Your Year Around Flower and Garden Guide

Herbs in Traditional or Hydroponic Containers


Advantages of growing in containers

The advantages of growing your herbs in containers are numerous. It is a fact container-grown plants usually need more frequent watering and fertilization you have a lot more control over pests and disease problems. And the water problem can easily be solved by starting Hydro or Aqua phonic. Thyme

Containers can be used inside and out

Herb containers are perfect in the garden or on the patio as well. You can take your plants wherever you want them, indoors during the cold winter months, and arrange them in the sun or shadow according to their needs and the season. I was triggered to try herbal hydroponics because it gives you so much room to experiment. The variable of soil structure and soil composition are eliminated. But growing in traditional containers is still something I love.

Arrange or Rearrange as you like

Pots can be moved to more desirable locations when weather dictates: into the shade when its too hot and into the sun as the season progresses and sunny areas become overshadowed by trees, shrubs, or walls. Using containers and a plant stand gives you more space for more variety in addition to letting you garden while standing upright.

Another great advantage containers have is that they keep the very aggressive growers, like the invasive but great with meat herb mint in place.

Use Containers for all Invasive plants

Although it's not the topic of this page keeping plants that are know to be intrusive and develop strong, large root systems can best be held in containers. You can even sink them into the ground if you dislike the sight of the pot.

When planting an herb pot, select a container with at least a one-gallon capacity. Instead of compost, one part perlite to three parts nutrient rich potting soil gives herbs the drainage they need. Plant herbs in two parts potting soil with one part perlite or coarse sand. An inch of small gravel in the pot bottom ensures good drainage for your culinary herbs. Plant only one variety of cooking herb per container.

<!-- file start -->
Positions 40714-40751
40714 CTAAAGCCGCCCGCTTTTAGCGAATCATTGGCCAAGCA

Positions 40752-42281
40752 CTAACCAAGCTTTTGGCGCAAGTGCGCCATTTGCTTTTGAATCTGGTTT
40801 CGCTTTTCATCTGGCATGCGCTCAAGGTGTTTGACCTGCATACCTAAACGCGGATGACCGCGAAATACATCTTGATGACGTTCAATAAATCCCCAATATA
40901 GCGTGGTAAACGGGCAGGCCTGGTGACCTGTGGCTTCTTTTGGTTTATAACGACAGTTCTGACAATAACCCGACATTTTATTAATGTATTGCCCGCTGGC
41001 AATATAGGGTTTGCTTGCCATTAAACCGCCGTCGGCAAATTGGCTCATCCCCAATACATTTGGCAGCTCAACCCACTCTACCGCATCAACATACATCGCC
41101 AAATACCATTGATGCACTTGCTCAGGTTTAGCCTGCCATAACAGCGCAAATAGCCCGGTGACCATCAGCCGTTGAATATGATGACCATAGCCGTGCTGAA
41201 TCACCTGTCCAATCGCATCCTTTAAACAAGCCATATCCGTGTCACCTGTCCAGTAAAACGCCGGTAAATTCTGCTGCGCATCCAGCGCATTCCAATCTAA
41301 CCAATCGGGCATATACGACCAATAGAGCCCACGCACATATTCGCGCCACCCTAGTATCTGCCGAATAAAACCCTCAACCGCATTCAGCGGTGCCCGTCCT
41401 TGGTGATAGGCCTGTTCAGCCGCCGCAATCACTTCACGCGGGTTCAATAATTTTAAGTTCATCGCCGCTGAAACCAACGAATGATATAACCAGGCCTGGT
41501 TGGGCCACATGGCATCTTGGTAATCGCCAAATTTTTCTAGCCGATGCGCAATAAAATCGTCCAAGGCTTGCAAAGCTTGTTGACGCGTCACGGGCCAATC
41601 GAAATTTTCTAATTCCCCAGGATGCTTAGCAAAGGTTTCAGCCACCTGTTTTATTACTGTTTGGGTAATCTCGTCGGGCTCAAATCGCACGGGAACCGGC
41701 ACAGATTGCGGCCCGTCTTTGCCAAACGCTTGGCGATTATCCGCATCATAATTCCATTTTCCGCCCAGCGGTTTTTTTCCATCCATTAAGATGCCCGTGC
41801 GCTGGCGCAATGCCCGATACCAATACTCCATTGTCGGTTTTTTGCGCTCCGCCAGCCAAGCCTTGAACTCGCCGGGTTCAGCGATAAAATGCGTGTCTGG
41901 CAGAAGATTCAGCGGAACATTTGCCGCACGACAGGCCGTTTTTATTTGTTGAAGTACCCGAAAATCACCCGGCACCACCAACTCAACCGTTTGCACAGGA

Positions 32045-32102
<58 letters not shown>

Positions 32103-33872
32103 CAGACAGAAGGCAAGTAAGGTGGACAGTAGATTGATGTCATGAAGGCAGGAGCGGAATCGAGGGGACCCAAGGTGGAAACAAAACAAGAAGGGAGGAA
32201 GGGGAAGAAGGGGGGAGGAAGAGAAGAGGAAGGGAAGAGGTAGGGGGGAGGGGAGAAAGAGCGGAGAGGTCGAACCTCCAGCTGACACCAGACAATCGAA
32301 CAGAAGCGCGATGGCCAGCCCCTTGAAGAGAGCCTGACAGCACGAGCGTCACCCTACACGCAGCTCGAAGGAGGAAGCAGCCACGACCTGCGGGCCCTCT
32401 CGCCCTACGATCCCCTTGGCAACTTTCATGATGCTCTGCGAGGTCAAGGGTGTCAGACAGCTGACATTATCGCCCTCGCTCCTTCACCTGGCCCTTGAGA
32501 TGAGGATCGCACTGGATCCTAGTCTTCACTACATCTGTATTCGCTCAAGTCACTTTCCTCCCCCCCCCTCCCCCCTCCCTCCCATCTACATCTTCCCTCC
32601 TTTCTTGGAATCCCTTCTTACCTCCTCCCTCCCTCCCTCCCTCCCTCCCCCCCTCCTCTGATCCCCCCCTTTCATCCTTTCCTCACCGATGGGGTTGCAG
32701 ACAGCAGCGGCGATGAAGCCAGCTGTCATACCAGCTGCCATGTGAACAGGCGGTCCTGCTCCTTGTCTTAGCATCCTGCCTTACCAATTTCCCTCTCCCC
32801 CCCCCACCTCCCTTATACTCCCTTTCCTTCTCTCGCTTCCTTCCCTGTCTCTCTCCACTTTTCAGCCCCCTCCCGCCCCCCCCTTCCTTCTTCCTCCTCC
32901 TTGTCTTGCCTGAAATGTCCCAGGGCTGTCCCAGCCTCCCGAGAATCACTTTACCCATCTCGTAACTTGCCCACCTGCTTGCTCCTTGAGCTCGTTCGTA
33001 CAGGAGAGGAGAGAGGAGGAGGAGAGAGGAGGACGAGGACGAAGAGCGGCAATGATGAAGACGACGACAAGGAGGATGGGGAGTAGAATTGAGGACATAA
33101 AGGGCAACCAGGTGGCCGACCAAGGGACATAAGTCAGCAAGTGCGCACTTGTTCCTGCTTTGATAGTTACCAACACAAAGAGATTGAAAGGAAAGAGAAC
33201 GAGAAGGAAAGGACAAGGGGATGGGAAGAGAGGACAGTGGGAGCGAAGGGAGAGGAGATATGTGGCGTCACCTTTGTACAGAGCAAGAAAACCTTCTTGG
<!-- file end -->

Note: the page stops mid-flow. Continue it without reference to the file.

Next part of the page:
Growing these plants indoors or semi indoors is a great way to get to know the special characteristics of the different species. Almost all annual and perennial cooking herbs do very well in a container. Herbs like Rosemary, Thyme, Basil or mint they all do very well in a pots. The two essentials are light and water. For some people the latter seems problematic.

Grow your herbs  Hydroponic

The solution to this problem is to grow herbs "soil-less" or hydroponic. This method of growing puts the plants on top of a solution of water and nutrients. This means that you have total control whatever the herb stores in it cells. No need to worry about poisoned soil lack or abundance of nutrients, with these systems you are really the master.

General information about Hydroponics

Faster Growing - Better Taste

Hydroponic grown herbs even grow about 50% faster then their traditional grown cousins. And contrary to some street wisdom they taste great, and not at all like water.

As with all living things there are no hard and fast rules to give, guidelines are the maximum you will find. The question how to grow cooking herbs in a container is best answered with the advise read about the herbs you want to grow.

Use an aqua phonic grower or use traditional containers and just do it.